“No more than a week after camp, I got a call and they said, ‘We have some pretty good news…you’re going to Rio!’ I was jumping around the house with my parents, over the moon, could not believe it. It was one of the best phone calls I have ever gotten.”

Even with all of the controversy surrounding the Rio Olympics, Sheridan never doubted going for a second.

“Everyone else was nervous for me to go, but I wouldn’t have passed it up for anything. This is what you dream of as a five-year old. This is what you want. This and the World Cup are all we have to take advantage of in soccer. There was nothing that could have stopped me.” During the games, Sheridan hung out with Clemson alum Natoya Goule, who was running for Jamaica. Goule introduced Sheridan to a certain esteemed athlete.

“Natoya and I hung out a lot. She introduced me to Usain Bolt, which was a really unique experience.”

Now that the games are over, Sheridan is shifting her sights to her senior year at Riggs Field.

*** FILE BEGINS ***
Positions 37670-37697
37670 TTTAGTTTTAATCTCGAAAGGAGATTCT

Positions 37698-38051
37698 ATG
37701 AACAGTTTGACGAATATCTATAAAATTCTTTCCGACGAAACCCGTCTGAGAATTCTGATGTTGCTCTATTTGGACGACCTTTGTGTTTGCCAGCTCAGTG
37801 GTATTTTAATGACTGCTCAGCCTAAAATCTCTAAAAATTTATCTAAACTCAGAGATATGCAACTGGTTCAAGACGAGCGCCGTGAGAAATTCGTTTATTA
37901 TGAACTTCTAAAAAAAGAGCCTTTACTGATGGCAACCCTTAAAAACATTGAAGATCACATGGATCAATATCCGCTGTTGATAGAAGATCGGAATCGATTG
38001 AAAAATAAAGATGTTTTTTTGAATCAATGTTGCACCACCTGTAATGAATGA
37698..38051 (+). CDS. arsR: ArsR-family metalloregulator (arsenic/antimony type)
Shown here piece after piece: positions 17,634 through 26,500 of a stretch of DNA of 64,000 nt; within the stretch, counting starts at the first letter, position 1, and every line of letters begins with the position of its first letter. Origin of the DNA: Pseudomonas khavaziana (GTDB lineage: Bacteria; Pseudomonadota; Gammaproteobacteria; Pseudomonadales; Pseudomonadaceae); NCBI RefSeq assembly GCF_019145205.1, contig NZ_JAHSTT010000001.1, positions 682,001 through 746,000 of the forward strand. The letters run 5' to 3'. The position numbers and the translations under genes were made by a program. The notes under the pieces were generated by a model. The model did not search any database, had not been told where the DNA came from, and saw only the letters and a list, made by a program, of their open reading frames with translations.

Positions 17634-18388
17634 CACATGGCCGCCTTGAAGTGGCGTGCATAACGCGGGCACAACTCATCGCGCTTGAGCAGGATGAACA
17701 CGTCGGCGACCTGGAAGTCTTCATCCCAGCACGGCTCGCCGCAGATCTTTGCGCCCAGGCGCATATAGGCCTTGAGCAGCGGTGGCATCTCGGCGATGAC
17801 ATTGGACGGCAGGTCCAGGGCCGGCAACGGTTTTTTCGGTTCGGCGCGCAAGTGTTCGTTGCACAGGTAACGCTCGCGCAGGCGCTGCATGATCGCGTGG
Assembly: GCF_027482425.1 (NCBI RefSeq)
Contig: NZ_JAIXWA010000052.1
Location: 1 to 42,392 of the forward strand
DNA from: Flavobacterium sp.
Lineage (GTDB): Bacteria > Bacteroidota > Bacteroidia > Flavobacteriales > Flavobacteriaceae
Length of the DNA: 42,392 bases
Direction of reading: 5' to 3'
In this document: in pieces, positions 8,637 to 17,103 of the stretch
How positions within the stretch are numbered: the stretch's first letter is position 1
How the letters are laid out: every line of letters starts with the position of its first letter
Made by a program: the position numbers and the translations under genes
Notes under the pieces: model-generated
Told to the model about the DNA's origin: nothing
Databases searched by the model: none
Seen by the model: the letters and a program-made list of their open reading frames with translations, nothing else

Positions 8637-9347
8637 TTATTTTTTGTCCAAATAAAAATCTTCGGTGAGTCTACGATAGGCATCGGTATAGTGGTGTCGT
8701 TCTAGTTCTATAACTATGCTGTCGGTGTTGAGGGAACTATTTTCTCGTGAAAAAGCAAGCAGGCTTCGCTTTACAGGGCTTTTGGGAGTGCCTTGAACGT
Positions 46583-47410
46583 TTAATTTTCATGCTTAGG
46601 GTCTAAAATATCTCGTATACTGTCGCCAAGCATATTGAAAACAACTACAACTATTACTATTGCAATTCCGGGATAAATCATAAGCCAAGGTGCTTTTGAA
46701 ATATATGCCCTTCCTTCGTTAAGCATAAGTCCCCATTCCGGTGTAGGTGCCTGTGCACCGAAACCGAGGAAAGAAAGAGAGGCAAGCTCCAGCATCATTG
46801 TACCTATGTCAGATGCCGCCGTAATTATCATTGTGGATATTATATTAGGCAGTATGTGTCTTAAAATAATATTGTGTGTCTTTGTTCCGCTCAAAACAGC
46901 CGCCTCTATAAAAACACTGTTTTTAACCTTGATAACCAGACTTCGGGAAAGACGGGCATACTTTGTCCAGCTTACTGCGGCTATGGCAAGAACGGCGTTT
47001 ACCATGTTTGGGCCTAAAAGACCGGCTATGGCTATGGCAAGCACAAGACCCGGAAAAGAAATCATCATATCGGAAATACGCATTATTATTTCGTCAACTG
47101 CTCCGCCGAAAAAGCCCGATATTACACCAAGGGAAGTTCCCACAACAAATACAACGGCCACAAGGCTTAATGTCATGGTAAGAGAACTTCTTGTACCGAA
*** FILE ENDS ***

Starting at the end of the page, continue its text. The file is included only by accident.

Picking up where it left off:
“Focusing on Clemson is the only important thing at this point. My group of seniors has one more chance to make it happen. We brought this program from the bottom to the top, and we know there is another level for us.”

The group of seniors has made many strides for the soccer program, but Sheridan believes they can do more.

“We want to see it happen because we have put so much work in, so much effort and made so much progress. It’s amazing to be remembered for the progress.”

The team is striving to conquer new heights together throughout the 2016 season.

“We are definitely pushing for an ACC championship, definitely pushing to get further in the NCAA Tournament than we have ever gone.”

With Sheridan behind them, all this and more can be done.

“All of those things are important, and I think they are all achievable.”